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Battle of Oituz

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Morar Andrei


A major confrontation in the First World War, following which the German-Austro-Hungarian offensive aimed at penetrating Moldova and removing Romania from the war was stopped.

Almost at the same time as the offensive from Transylvania, the Oituz, Kassin and Slanic valleys, the Germans attempted to break the front through southern Moldova, on the Focsani-Mărăşeşti direction, the two operations being closely related. The mission of Oituz was entrusted to the Gender-Driven Group. Friedrich von Gerock, who was located in the right flank of the Austro-Hungarian Army, deployed in the Eastern Carpathians. Displaced between the Doftana Valley and Ireşti, it consisted of the 8th Army Corps (composed of 70 Honved Divisions, 117 German Infantry and 71 Austro-Hungarian Infantry) and the Haber Group, which consisted of the 8th Austrian-Hungarian Mountains Brigade, Division 1 Austro-Hungarian cavalry, the 37th Honvez Division, etc.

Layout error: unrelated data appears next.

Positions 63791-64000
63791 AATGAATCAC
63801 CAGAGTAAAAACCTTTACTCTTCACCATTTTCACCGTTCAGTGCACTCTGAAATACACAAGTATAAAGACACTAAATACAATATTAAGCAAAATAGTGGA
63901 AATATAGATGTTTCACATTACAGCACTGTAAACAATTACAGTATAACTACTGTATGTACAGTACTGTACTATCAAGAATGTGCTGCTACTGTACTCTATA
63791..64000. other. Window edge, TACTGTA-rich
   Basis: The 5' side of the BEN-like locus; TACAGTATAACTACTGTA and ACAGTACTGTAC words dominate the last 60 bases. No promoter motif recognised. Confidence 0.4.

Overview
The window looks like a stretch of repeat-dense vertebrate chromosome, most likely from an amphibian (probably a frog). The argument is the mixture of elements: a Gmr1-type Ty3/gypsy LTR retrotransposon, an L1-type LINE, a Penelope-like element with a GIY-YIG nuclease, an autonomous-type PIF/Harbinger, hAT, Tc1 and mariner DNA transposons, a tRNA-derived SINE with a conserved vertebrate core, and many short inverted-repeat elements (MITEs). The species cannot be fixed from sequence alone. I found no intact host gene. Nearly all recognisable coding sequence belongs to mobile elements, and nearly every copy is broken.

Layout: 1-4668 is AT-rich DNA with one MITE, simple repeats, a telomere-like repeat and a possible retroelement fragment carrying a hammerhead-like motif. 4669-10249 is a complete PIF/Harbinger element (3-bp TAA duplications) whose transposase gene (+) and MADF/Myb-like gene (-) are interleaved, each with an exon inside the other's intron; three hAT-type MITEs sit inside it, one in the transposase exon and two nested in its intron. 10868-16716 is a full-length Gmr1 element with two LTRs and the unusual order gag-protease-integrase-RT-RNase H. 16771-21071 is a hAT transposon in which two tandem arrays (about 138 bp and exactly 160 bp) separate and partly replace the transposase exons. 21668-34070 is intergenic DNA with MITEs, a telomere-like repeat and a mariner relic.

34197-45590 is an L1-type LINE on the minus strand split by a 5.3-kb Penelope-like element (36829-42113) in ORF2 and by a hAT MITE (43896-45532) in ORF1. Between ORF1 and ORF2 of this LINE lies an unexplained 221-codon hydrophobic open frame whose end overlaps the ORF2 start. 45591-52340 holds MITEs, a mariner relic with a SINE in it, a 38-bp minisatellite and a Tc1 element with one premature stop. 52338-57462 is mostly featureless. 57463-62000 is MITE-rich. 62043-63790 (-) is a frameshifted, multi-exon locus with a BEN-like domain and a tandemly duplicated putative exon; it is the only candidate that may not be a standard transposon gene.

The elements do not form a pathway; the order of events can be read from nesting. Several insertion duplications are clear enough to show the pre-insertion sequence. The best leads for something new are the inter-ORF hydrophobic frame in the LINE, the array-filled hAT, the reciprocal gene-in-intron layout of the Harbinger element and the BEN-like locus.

According to the plan, the main strike was on Ferestrău-Grozeşti-Onşti (Valea Oituzului), while the 70th Honved Division attacked Târgu Ocna to destabilize the right flank of the Romanian Army 2 and the left flank of the Russian Army 9. The disproportion of forces was quite large, to the detriment of the Romanians. Thus, if the enemy had 54 battalions and 200 fireplaces, the Romanian army had 34 battalions and 104 fireplaces. At the same time, the Romanian Army had to cover the breach left by the departure of the Russian Army Corps 40 in Galicia and Bucovina, where on 19 July / 1 August 1917 the Russian front was pierced by Austro-Hungarians and Germans. In compensation, he recaptured the two divisions, 7 and 12, which had been taken to strengthen Army 1, which was preparing the offensive from the Namoloasa sector. The entire Army 2 device was 60 km wide, the main sectors being driven by gender. Gheorghe Văleanu and Gen. Arthur Văitoianu. The battle began on July 26 / August 8 (two days after Marasesti) with a few hours' bombing, followed by the 8th Corps attack, the shock being received by the 6th and 7th Romanian divisions forced to withdraw. In the following days the enemy occupied important positions such as Cireşoaia peak, the Coşna hills (789 m) and Ştibor. As a dangerous situation had arisen, the Great General Headquarters strengthened the 2nd Army with the 1st Cavalry Division, the 1st Hunting Regiment, the Mountain Hunting Battalion, and the Border Guard Brigade. The 1st Cavalry Division attacked Stibor Hill, conquering the 629 line alignment (Boboc Grass), and the 1st Hunting Regiment hired violent fights around Grozesti. On July 31 / August 13, a Romanian counterattack aimed to successfully retake the Coşnei, and Cireşoaia peak, failed. The Battle of Oituz took place on July 29 / August 11 - July 31 / August 13, when the enemy made great efforts to overcome the concentration of Romanian troops. Animated by the slogan "This is not over!", The Romanian soldiers resisted with heroism, frustrating the opponents' plans. Until Aug. 5/18, battles decreased in intensity, limiting to artillery duels and patrol clashes. On August 6/19, the Gerock group resumed the offensive, managing to reoccupy Coşna, but without any further succes.After August 9/22, the calamity gradually settled, the enemy being exhausted by the efforts made. The losses of the 2nd Army in the Battle of Oituz were significant, amounting to 12 350 soldiers, including 1 800 dead, 4 850 wounded and 1 570 missing. By the victory of Oituz, the plans of Germany and its allies to bring Romania out of war and penetrate Russia's Ukrainian part were thwarted, and the existence of the Romanian state was defended. At the same time, the morale of the population remained high, still hoping for a favorable outcome to the war. However, following the events in Russia and the coming of power to the Bolsheviks (October 25 / November 7, 1917), Romania's ally on the Eastern Front ended separate peace with the Central Powers in mid-December 1917, forcing Romania to end the armistice Focsani (November 26 / December 9, 1917). Famous figures were involved in these battles. In the Battle of Oituz was the Corporal Constantin Musat, who had lost an arm during the fighting, refused to be left in the fire. He argued that as long as he had an arm he could throw out grenades. On August 13, 1917, during a German attack, when the Romanian lines were in serious danger, our hero remained in position to continue to defend the front. His last words, before being killed by a bullet, were: "Grenades boys, grenades." German general Erwin Rommel, dubbed the "Fox of the Desert" in the Second World War, was also seriously injured in his hand in August 1917 in the battles for the conquest of Oşszów Mountain. This is why it is often said that Rommel learned what war is on the Romanian soil.




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